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Do People Without Cars Need Car Insurance?

Don’t let Leno or Conan anywhere near this one. First they put water in bottles so we’d pay for bottled water, then “convenience fees” for the right to pay more for concert tickets. And now car insurance... for people who don’t actually own a car?!?

Ironic jokes aside, there are very practical reasons to buy car insurance even if you don’t have a car.

Non-owner car insurance is ideal for a driver who for whatever reason -- lives in a city, doesn’t have space and/or the financial resources -- doesn’t own a car, but still rents or borrows vehicles often. Paying insurance each time on a rental could get pricey over the course of time, and a non-owner policy is certainly less expensive for the driver and/or her employer. 

Essentially, non-owners insurance provides liability protection in at-fault accidents for drivers who are not the owners of the vehicles they’re driving. It’s not difficult to find -- almost every major carrier offers it -- and is approximately the same price as regular liability insurance.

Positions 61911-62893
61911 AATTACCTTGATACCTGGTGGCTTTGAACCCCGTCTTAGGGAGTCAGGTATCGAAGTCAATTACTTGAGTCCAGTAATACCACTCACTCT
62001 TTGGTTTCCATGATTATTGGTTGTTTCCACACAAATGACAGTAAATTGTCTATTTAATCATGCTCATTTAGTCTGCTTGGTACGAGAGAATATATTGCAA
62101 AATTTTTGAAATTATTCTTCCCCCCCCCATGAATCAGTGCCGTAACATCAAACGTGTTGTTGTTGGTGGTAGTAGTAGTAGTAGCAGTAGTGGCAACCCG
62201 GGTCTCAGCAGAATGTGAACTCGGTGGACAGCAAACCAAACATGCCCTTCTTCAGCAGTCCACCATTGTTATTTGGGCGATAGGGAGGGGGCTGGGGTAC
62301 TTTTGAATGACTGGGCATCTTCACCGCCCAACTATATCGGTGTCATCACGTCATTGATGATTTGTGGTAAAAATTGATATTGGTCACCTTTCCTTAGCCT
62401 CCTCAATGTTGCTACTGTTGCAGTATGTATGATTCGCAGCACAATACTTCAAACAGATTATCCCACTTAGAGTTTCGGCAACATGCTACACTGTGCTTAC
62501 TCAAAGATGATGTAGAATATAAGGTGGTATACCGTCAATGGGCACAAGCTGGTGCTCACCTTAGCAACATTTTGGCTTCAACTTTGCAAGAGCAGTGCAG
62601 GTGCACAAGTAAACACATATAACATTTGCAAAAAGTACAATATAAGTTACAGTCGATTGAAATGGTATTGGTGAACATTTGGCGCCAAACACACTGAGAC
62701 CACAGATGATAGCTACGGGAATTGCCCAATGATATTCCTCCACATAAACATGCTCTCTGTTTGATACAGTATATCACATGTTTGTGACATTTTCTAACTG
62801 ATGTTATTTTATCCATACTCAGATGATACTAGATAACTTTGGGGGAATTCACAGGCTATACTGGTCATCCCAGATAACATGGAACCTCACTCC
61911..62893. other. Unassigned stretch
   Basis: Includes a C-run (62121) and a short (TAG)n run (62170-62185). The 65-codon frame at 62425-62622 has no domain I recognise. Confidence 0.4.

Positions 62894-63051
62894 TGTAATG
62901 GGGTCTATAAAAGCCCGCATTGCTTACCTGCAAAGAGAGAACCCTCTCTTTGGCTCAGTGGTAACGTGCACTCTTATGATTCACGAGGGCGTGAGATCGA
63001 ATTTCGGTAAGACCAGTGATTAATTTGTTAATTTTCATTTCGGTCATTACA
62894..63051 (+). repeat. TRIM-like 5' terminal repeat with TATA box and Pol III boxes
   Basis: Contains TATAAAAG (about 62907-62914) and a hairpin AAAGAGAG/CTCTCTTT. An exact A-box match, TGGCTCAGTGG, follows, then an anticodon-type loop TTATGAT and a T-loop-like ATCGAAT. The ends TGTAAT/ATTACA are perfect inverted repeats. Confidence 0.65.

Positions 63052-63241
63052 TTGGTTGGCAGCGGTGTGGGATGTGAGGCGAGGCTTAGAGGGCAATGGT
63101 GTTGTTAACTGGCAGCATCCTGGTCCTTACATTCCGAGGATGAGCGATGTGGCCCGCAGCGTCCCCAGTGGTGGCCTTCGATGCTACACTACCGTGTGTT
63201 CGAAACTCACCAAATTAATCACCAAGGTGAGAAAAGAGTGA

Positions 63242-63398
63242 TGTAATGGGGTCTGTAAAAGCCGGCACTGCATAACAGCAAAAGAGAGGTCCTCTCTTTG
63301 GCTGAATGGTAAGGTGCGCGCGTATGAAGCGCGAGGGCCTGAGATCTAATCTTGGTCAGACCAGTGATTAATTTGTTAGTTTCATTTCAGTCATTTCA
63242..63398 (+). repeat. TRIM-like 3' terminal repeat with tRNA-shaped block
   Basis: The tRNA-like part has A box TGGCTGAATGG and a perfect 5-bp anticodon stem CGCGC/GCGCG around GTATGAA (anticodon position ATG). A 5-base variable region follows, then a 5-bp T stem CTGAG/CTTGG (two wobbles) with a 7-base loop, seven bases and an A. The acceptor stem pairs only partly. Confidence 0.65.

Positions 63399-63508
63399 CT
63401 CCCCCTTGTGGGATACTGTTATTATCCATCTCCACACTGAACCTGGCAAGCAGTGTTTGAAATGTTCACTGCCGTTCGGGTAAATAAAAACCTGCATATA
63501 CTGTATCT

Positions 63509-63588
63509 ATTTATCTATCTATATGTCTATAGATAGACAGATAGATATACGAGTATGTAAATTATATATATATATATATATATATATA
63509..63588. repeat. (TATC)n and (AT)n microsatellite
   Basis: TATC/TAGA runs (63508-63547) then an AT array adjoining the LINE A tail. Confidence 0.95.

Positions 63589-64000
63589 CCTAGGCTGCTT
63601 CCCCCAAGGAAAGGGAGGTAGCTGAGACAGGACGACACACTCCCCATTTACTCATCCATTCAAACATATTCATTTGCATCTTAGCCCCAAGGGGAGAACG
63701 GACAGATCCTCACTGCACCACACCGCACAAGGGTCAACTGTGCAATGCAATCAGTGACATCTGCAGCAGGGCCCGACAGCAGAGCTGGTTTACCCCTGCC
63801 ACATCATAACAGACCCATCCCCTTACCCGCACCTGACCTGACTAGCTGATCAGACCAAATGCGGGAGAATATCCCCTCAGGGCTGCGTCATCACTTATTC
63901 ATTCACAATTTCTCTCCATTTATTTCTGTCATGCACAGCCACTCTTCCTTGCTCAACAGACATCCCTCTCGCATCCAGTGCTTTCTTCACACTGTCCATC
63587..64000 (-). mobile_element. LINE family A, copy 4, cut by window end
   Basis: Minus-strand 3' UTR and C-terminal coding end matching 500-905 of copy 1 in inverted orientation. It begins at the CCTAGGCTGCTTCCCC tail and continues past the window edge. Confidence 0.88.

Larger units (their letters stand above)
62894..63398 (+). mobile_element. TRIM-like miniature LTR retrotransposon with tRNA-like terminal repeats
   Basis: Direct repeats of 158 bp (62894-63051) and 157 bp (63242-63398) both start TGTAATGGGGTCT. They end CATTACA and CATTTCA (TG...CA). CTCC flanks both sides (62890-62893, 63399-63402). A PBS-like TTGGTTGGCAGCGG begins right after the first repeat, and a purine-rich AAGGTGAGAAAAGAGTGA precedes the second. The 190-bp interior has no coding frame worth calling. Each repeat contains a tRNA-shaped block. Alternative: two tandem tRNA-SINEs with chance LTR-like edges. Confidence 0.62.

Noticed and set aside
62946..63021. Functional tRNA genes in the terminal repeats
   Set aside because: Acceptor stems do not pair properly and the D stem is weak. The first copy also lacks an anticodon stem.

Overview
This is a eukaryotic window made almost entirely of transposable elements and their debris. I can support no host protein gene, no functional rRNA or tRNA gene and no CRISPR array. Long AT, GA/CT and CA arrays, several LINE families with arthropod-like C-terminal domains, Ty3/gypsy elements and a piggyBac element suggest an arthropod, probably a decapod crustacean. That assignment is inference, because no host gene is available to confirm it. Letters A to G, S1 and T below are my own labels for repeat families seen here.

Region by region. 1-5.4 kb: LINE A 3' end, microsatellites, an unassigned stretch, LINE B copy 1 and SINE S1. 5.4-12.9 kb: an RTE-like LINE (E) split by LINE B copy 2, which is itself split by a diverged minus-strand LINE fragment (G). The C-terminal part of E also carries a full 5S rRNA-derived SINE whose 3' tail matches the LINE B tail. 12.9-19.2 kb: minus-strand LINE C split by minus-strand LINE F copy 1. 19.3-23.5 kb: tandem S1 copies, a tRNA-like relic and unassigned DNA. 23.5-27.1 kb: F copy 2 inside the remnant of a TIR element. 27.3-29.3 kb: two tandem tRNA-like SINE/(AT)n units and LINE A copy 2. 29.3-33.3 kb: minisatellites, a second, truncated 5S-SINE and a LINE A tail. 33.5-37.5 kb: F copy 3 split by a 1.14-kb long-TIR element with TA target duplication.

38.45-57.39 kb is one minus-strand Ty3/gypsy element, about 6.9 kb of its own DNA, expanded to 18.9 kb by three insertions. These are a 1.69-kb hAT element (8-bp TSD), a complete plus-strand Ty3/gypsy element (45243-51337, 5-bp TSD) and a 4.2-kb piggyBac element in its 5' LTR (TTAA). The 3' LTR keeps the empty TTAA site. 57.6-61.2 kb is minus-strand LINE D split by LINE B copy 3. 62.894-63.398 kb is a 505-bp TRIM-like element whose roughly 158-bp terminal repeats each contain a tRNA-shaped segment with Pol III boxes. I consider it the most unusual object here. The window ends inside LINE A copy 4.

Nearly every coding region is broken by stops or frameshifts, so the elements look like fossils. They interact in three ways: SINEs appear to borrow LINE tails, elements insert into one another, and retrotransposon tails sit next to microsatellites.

Another attraction of non-owner car insurance is that it keeps your car insurance continuous. Let’s say you move to New York and sell your car because you won’t need it in the big city. You may want to look into non-owners insurance so you don’t suffer a lapse in your car insurance coverage. When arriving at a rate, carriers look for continuous coverage up to three years back. Rates jump an average of 5.7% for those who let their policies lapse -- no small amount.

Some folks make the understandable mistake of thinking that non-owner car insurance protects against getting hit by a car while walking down the street. That would be covered by the pedestrian’s health insurance and/or the liability insurance of the driver who hit him. If the driver and worker are both uninsured, the pedestrian will be directly responsible for all medical bills, though he could pursue legal action. 

So there you have it: there’s actually not much funny about non-owner car insurance. It’s very real and not wholly uncommon for drivers who rent vehicles often and/or want to keep their insurance continuous.

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